By Lisa Dante
As much as horses are associated with Texas, I can tell you without a doubt that the game of polo did not originate here. No, not even close. Polo dates back to Persia in the 6th century BC. It was at first a training game for cavalry units, usually the king’s guard or other elite troops. Warlike tribesmen also played it with as many as 100 to a side. Now fast forward a few centuries and you will find that modern polo was introduced to India by the Muslim conquerors in the 13th century.
The game as we know it today, is played on horseback between two teams of four players each. They use mallets with long flexible handles to drive a wooden ball down a grass field and between two goal posts. It’s certainly the oldest of equestrian sports.
So when exactly did the game arrive in Texas?
It’s hard to say. Research proves there’s a “gray area” when it comes to nailing down, exactly, where the first polo game was played in the United States. But, in the early 1870s a British Captain, William Michael Glynn Turquand retired to the area around Boerne, Texas. He knew that one of the best ways to prepare horses for the rigors of military life was to train them to become polo ponies. In 1883 Captain Turquand formed the Texas Polo Club and an exhibition game was held in San Antonio. This event is believed to be the first polo game played in Texas.
A Remarkable True Texas Tale Of Cowboy Polo Ponies And More
First of all, in case you didn’t know, a horse used in the game of polo is called a pony, but that is only a reference to their agile type rather than their size. Almost all polo ponies are “horse-sized.” Today, most polo ponies stand around 15 hands. Various breeds used include mountain ponies from the Himalayas, Manipur ponies, Arabians and the ever-popular Thoroughbreds.
Keeping all that in mind, the following is an excerpt from the book, “They Slept Upon Their Rifles,” written by Marshall E. Kuykendall. He is a rancher, author, historian and scion of one of the first families of Texas (the Old Three Hundred) and has documented the migration of his family into Texas in the 1800s.
“Bill Kuykendall , born in 1899 (was Marshall’s father) and became a very well known polo player in a very short time. He only played from 1930 to 1939. In one of the first tournaments he was in that was held in Arlington, Texas, his fledgling inexperienced team won the tournament!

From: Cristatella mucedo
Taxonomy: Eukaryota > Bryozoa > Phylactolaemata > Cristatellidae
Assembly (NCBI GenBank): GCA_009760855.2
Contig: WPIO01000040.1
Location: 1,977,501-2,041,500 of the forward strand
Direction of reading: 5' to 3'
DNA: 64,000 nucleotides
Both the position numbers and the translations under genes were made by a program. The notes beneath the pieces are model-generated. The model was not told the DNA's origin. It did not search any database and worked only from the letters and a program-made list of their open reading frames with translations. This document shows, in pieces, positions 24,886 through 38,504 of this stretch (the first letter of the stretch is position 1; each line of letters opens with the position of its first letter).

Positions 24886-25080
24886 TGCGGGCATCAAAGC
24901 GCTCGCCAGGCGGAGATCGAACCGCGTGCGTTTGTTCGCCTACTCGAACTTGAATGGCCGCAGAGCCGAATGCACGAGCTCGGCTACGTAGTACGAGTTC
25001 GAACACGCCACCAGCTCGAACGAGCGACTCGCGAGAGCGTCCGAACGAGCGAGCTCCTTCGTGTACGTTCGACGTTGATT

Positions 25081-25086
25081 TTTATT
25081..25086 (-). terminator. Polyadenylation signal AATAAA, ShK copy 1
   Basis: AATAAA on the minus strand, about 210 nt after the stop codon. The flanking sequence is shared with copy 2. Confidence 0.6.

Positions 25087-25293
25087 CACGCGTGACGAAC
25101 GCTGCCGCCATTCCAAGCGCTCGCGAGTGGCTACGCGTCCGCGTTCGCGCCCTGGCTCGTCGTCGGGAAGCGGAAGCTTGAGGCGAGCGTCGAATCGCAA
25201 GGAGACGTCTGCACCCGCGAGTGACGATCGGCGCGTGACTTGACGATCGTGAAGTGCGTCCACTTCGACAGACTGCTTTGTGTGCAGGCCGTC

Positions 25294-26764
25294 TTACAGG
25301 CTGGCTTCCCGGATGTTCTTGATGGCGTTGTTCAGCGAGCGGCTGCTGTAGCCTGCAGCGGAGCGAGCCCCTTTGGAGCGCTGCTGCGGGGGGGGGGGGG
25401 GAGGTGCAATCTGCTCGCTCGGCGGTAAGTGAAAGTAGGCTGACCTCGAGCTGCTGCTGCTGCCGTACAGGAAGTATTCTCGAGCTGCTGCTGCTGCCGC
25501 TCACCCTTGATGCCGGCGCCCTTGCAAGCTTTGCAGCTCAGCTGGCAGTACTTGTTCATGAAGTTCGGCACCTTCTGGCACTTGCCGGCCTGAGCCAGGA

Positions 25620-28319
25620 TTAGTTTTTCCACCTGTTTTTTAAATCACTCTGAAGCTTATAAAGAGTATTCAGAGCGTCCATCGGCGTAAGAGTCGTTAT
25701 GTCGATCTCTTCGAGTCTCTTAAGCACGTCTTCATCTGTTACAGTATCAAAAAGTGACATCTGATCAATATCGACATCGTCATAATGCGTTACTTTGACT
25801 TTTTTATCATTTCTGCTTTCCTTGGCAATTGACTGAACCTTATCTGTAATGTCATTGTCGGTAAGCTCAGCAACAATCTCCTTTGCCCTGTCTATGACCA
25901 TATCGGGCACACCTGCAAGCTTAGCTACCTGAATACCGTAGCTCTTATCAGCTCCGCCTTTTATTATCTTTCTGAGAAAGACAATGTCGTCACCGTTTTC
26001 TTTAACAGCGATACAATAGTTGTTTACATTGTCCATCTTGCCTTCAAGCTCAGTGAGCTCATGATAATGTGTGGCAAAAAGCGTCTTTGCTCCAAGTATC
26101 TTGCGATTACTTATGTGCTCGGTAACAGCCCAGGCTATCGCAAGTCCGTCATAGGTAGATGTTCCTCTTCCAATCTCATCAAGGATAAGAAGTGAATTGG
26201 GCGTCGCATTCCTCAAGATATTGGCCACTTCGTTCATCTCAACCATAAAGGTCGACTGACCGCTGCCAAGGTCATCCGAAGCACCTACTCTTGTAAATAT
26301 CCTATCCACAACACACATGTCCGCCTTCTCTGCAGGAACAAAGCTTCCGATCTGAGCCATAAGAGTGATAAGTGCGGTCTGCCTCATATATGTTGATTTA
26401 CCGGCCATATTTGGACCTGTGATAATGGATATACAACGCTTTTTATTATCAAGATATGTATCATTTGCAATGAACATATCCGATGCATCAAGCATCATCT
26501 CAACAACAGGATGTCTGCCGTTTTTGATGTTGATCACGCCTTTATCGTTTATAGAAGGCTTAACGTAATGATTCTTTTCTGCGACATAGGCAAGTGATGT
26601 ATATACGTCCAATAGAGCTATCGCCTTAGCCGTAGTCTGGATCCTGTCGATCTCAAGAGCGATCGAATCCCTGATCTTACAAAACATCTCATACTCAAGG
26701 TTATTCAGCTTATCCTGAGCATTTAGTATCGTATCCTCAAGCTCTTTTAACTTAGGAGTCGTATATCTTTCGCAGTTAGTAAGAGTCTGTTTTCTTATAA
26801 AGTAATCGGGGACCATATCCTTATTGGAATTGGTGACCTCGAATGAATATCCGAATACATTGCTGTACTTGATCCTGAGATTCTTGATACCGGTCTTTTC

He and his team of four, had only one groomsman, and only took two or three horses a piece to play in this major tournament. The horses were unroached, meaning long-manned and their tails were not tied up. The reason for both was so that your mallet didn’t get tangled up in the horse’s mane and tail.
A polo game is very grueling and has several periods called chukkers. (An Indian name from India, where modern polo was started.) The maximum duration of play in a match is eight chukkers of seven and a half minutes each with intervals of three minutes after each chukker. The horses are required to run full-out through one of these chukkers and all polo players had to bring enough horses to change at least one time per chukker, which meant they brought eight to ten horses per player.
Bill and his group took only about eight to ten horses total for ALL of them and they didn’t have a groomsman for each player. This was unheard of in the social circles of polo playing where everyone could afford a groomsman. How uncivilized!
The groomsman was the fellow who saddled the horses, got them ready to play and held them at the ready so when a player needed to rush over and mount another horse, the horse was saddled and ready to go at moment’s notice.
When Bill and his group arrived in Arlington, Texas, for the big shindig, the social group of polo folks there would have very little to do with these upstarts from the Hill Country of Texas. Remember that in 1932, the Army cavalry had big, well known polo teams.